Early Americana Catalog, Page 2

Presented for sale by Phil Barber, Cambridge, Mass. 02139 Telephone (617) 492-4653
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All items in this catalog are unconditionally guaranteed to be genuine and accurately described. Each catalog entry is briefly described for its general appearance, historical significance, and content. Every one contains hours of additional historic reading and insights into the world preserved on its pages, much more than I could find the space to describe here.

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Independence Day Celebrated - From the Library of Thomas Jefferson
E3-200. [SINGLE ISSUE] THE NATIONAL INTELLIGENCER [Semi-Weekly Edition], July 9, 1815. [Complete issue of 4 pages, folio size, published at Washington, D.C., by Gales & Seaton]
This issue of the great Washington newspaper was delivered to former President Thomas Jefferson at Monticello. His name, inked at the nameplate by a subscription clerk, is prominent and fully legible on Page One, as seen in my scan, to the right. Among the memorable content of the issue is the celebration of Independence Day, with the full speech of Richard Henry Lee before reading the Declaration, which of course Jefferson had penned 39 years earlier. What thoughts may Jefferson have had as he held this issue and read of the celebration of the republic he was so instrumental in creating? Frontpage article on "The Last Victory" of a U.S. warship, the brig Tom Bowline over a Royal Navy adversary. Splendid editorial on the lessons of the late war with England. Long backpage feature on steamboat inventor Robert Fulton. More.
Jefferson, the passionate champion of press liberty had become so disillusioned and embittered by the ceaseless attacks on his administration and character that after leaving office he canceled all his newspaper subscriptions, save to the Intelligencer and his local paper, the Lynchburg Press.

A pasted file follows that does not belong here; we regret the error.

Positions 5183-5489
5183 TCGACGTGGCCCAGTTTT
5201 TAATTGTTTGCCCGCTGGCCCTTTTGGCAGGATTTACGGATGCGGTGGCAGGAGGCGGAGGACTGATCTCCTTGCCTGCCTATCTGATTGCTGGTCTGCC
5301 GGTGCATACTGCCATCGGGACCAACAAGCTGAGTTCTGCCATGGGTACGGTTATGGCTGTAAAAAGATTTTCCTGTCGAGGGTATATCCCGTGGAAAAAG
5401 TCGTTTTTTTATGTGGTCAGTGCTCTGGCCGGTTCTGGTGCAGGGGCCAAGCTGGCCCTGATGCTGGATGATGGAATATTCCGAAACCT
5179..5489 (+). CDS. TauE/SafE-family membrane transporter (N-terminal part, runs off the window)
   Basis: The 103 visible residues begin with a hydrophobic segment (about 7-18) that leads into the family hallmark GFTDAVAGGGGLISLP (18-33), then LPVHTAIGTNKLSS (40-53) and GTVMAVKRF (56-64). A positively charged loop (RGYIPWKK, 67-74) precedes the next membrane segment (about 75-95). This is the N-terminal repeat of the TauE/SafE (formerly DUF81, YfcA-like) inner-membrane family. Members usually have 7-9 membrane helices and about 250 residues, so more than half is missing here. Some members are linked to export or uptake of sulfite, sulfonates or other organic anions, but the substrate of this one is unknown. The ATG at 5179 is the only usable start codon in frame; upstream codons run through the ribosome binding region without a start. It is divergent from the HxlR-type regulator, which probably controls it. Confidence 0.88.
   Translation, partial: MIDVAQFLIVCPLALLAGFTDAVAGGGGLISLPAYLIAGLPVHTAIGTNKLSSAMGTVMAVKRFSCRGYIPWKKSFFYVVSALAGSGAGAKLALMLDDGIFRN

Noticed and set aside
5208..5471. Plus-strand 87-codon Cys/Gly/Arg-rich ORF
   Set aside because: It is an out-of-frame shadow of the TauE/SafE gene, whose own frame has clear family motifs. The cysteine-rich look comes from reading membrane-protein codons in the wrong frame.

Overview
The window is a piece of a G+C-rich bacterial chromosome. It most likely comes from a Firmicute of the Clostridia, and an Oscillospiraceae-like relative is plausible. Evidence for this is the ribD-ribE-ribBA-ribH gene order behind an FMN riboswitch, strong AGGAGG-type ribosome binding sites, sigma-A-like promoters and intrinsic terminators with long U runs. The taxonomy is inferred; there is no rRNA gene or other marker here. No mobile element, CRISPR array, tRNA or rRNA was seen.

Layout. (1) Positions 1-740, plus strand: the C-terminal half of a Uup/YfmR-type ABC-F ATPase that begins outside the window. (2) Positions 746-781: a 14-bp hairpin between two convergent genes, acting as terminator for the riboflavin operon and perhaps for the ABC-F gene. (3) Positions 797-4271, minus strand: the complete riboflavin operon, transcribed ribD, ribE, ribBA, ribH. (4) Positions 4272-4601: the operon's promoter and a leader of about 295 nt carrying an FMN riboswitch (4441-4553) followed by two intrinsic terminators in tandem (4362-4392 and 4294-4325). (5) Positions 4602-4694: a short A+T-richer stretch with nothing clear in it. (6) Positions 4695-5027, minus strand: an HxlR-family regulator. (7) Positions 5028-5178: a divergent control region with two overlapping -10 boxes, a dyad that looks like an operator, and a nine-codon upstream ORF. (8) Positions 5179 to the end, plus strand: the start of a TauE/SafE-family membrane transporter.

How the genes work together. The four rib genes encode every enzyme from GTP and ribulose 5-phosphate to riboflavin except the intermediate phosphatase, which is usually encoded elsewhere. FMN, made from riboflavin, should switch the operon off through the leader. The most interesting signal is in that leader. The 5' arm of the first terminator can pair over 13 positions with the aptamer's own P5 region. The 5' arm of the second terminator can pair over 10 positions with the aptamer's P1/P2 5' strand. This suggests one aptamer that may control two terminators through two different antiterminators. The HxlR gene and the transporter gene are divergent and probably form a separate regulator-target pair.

PROVENANCE: at his death, Jefferson's books and papers were willed to the University of Virginia. In 1899 there was a great fire at the library, "the Rotunda Fire", after which these papers were sold to the University of Louisiana Law Library (and presumably replaced by issues in better condition.) The library deacquisitioned them in the 1980's. To my knowledge no other newspapers of Thomas Jefferson have ever appeared on the public market. Supplied with my written provenance and certificate of authenticity. RARE OPPORTUNITY to own a memento of one of the greatest Americans..
Condition of this issue is heavily but evenly browned with some waterspotting the edges, from the 1899 fire. Several small splits and one 1/4" hole on page one. The paper is somewhat fragile and should be handled with special care and is eminently worthy of archival restoration . . . SOLD

Concord Gazette Subscription Bill and Receipt
E3-205. [DOCUMENT] Newspaper Subscription Receipt , March, 1816. [singlesheet, oblong 8vo size, from [Concord, New Hampshire]]
James Drake of Pittsfield, N.H., here pays in advance $1.50 on a $3 two-year subscription to the "Concord Gazette." Entirely handwritten and bearing the autograph of Joseph C. Spear, who printed the paper with his brother William for editor Tuttle, and would become sole owner in 1819. Nice early journalism ephemera.
Condition is very fine . . . 15.00

Portsmouth Oracle Subscription Bill
E3-206. [DOCUMENT] Newspaper Subscription Receipt , February 05, 1818. [singlesheet, oblong 8vo size, from Pittsfield, New Hampshire]
The newspaper's traveling agent Noah Herman here receives $1.25 from James Drake for a one year subscription to the fine old Federalist weekly, in print since 1793. Entirely handwritten, fine early American Journalism history.
Condition is very fine . . . 15.00

Human Beings as Commodities
E3-207. THE NATIONAL INTELLIGENCER, 1831 to 1838. [Washington, D.C., complete issue of 4 pages, large folio]. One of the great early newspapers, founded in 1801 as the de facto public relations organ of the Jefferson administration. The issues offered here are selected for their highly collectible advertisements, at least one per issue, offering slaves for sale or hire, committed to jail on suspicion of being runaways, or offering rewards for the return of runaways to their masters, making this powerful first-hand documentation of the reality of slavery in America. The frequent appearance of runaway ads demolishes the slaveholders' propaganda of the docile, contented "servant", which is the euphemism often used. The ads also bring to mind the admission by great human rights activist Fred Douglass that he was a criminal in the eyes of the law - guilty of the "crime" of stealing his own body from his "master"!